There’s a school of thought, which has been increasing momentum, that the property and construction industry should prioritise reusing existing buildings over building new. You may think that’s counter-intuitive for an architect, but it’s undoubtedly the direction we should be heading in order to mitigate impact on the environment.
Last year, Historic England released a report saying buildings need to be recycled and reused rather than demolished to reduce the UK’s carbon emissions, as the built environment accounts for a staggering 42% of the UK’s carbon footprint. Meanwhile, the Architects Journal’s campaign, RetroFirst, has been encouraging the sector to prioritise retrofitting existing buildings over demolition and rebuild, and One Public Estate, a joint initiative to use public assets more efficiently, is gaining traction.
With the retail sector still reeling from the pandemic, high street vacancy rates are high, leaving space ripe for repurposing. The collapse of Debenhams and Arcadia alone left 15 million square feet of vacant space across England and Wales, according to Altus Group. As we return to the workplace, think tank Centre for Cities predicts the five-day office week could become the norm again in two years, but others expect a hybrid approach, which will offer yet more opportunities to repurpose empty buildings. FTSE companies Aviva, HSBC, Standard Chartered and Metro Bank have all indicated plans to slash their office space.
New healthcare facilities can take years, if not decades to deliver, but the Nightingale Hospitals illustrate how quickly a repurposed facility can come to fruition. In 2020 we helped deliver a temporary hospital in London’s ExCel Centre in nine days and in Bristol at UWE campus in 20. We are currently repurposing empty or underused retail units in shopping centres – and plans for one at the former fire control centre in Taunton – as NHS diagnostic hubs to help reduce pressure on hospitals.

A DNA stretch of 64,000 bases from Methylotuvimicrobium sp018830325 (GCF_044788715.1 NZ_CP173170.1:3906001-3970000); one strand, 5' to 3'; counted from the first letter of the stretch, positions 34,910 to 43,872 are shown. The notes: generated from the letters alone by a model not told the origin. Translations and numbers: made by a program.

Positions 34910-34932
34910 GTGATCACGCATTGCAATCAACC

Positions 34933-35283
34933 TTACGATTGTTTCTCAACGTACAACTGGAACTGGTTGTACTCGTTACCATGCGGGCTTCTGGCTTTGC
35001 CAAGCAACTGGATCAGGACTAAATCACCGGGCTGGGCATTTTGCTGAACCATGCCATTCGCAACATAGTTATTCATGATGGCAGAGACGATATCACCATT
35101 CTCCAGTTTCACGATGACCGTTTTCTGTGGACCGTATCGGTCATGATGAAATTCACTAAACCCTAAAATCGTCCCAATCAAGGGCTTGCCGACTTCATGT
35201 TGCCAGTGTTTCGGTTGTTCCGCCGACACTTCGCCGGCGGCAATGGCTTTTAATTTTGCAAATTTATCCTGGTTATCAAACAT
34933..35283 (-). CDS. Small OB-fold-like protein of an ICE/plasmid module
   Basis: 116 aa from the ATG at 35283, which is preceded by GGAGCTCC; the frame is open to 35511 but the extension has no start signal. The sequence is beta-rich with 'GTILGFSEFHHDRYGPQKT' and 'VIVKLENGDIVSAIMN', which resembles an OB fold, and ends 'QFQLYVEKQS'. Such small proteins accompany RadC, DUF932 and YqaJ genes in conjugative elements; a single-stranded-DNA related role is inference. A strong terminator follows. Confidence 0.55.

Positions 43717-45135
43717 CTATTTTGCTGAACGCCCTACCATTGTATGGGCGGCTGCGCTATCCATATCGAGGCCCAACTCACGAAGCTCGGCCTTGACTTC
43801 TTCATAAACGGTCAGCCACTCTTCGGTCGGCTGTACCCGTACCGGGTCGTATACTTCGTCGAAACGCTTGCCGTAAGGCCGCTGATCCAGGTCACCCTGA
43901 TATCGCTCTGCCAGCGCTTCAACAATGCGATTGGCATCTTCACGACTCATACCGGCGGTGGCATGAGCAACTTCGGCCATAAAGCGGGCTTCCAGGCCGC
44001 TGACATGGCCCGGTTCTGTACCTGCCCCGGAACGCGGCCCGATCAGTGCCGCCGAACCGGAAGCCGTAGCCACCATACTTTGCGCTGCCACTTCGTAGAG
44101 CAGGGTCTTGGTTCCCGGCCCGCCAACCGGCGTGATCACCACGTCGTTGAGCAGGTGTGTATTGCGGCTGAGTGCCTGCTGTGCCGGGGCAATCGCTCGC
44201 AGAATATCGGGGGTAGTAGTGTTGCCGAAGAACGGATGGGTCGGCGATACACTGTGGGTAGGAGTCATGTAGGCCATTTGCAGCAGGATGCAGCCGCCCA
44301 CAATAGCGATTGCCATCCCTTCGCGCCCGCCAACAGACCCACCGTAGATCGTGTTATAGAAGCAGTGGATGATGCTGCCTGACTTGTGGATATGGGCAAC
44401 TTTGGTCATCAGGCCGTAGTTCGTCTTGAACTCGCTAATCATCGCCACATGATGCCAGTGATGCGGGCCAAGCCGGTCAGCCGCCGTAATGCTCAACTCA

In Cardiff the Bute Building at the Welsh School of Architecture is being repurposed by stripping this historic building back to its original design by Percy Thomas. We have designed in flexibility to ensure spaces can respond to future change, such as a new hybrid space which means that individual and group tutorials can be run concurrently thanks to moveable walls and acoustic lining.
Reusing and adapting existing buildings can mean more sustainable and cost-effective space for healthcare, education, the private sector or community use. Stockton-on-Tees made the news earlier this year with its plan to knock down an old shopping centre and replace it with a giant park. Local authorities are well positioned to balance the wellbeing of their populations with economic viability, and where they lead, we hope more will follow. Challenging the status quo is important; just because we have ‘always done it that way’ doesn’t mean it’s the best way.